Good looking video: flat screen vs CRT

Matthew Hagerty

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Does anyone have ideas, suggestions, opinions, etc. on getting good video from a flat screen vs. a CRT?

In this case I'm talking about driving a VGA signal from an FPGA (which is rather easy). Since flat screens have fixed pixels sizes and resolution, I find I can't expand the display to the borders like I can with a CRT. I end up with "pixel noise" on the flat screens, but on the CTR the display is beautiful. I can correct this by adding borders to the display and ensuring the horizontal timing falls on a multiple of the flat screen's resolution, but that does not maximize the display area, i.e. like watching a movie with letter-box.

The native video resolutions I'm working with will always be low compared to modern systems, i.e. 340x280, etc. and probably never over 640x480. However, using modern monitors is desirable since they are cheap and available.


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Getting the frequency right is not really my problem. In my first design the original resolution of the system was 256x192 pixels. I ran the monitor at 640x480 and just doubled the pixels for a 512x384 display with 64-pixel borders left/right and 48-pixel borders top/bottom. While the pixels look fine, this does not maximize the screen area (and people asked how they could get the display to fill the screen).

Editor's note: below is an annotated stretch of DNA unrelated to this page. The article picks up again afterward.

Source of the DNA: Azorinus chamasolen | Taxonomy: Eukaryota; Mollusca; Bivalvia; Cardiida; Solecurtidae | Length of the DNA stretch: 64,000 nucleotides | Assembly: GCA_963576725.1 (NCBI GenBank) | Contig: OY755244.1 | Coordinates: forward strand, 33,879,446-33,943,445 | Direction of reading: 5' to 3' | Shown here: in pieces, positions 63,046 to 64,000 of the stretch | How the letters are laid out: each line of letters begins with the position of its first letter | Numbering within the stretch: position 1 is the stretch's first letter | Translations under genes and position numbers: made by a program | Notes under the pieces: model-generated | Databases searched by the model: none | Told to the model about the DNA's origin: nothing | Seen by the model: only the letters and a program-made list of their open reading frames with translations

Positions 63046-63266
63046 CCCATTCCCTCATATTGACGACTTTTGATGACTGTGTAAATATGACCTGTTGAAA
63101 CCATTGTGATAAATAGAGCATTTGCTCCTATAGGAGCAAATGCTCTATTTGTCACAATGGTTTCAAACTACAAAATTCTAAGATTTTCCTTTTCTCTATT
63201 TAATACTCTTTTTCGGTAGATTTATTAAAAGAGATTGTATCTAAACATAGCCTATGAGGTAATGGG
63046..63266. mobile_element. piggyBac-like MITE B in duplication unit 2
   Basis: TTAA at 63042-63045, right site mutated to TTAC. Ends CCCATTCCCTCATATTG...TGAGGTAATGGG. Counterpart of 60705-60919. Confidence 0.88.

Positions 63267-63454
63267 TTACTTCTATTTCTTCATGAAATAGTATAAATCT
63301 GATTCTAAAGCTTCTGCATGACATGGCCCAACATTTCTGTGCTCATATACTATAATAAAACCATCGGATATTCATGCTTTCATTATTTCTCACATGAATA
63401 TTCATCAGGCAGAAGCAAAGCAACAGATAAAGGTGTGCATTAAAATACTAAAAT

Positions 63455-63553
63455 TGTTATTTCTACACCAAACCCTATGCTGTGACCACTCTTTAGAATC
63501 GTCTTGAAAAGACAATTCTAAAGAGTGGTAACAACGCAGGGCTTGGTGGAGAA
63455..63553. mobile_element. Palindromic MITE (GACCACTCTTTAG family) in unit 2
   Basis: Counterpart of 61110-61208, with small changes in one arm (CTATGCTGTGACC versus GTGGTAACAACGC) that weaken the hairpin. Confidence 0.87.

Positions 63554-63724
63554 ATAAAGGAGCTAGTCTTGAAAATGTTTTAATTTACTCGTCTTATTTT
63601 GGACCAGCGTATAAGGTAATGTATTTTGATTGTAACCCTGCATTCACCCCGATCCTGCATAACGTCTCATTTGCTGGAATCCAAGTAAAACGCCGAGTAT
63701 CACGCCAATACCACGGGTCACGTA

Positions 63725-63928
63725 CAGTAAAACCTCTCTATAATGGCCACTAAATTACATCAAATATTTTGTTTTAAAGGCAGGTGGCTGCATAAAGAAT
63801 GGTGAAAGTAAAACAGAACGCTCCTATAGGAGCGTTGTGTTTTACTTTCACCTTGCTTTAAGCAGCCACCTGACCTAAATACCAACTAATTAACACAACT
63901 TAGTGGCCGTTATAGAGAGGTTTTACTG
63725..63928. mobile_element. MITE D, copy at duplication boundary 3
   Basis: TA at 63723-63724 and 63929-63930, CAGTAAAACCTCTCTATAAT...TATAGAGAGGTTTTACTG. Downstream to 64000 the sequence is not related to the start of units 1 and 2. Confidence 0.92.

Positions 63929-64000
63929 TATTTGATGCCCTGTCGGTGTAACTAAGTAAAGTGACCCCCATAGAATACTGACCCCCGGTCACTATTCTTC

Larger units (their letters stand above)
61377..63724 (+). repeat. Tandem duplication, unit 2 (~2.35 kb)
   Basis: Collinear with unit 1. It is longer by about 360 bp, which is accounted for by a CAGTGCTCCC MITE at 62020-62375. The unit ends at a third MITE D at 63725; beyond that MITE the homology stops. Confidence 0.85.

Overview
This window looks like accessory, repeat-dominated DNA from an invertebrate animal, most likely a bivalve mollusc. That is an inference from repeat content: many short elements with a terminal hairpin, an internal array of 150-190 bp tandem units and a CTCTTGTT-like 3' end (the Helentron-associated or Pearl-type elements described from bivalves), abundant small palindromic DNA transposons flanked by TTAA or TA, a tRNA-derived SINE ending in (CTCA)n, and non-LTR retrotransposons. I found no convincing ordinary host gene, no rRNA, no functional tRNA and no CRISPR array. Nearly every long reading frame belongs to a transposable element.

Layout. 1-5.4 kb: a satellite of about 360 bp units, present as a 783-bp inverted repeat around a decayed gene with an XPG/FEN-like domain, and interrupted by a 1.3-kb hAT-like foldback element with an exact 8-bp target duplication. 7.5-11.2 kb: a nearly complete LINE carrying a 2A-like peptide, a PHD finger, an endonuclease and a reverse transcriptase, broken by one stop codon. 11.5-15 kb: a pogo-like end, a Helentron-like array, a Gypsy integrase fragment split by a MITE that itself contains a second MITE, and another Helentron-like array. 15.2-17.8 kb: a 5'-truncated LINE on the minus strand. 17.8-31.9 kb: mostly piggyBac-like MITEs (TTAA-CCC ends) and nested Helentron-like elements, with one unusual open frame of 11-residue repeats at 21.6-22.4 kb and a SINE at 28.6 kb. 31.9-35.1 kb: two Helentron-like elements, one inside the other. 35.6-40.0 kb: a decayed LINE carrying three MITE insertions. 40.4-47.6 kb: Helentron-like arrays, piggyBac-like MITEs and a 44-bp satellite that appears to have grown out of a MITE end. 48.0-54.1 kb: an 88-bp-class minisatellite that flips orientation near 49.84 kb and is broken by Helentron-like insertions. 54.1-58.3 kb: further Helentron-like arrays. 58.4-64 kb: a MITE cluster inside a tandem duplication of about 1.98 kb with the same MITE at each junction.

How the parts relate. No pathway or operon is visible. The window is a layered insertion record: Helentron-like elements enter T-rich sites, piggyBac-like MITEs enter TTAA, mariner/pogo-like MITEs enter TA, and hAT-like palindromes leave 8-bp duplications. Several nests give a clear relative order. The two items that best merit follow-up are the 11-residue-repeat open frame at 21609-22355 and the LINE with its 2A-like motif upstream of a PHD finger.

When I did a later design I decided to just change pixel colors at the original resolution during the horizontal trace. On a CRT this filled the screen nicely and the pixels look very nice. However, on an LCD (or LED) display I'm getting artifacts since a pixel color may change halfway through an LCD's element. The horz/vert scan rates are spot on, but I was treating the horizontal sweep as a true analog raster as it really is on a CRT.

I can't come up with a good way to address the problem on an LCD and I was wondering if anyone else had done anything similar or solved this problem? This is one case where a CRT is still superior to an LCD/LED display.

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If you play with the fine tuning on the LCD you will be able to make it look good - try a set of fine black/white stripes.


It is because the LCD's DACs are sampling at 25.125MHz, not the 25.0MHz that you are sending the pixel, given you virtical bands bands of miss-sampled pixels.


The only way I could solve it was to either fine-tune the screen, or to use a "bang-on" pixel clock.

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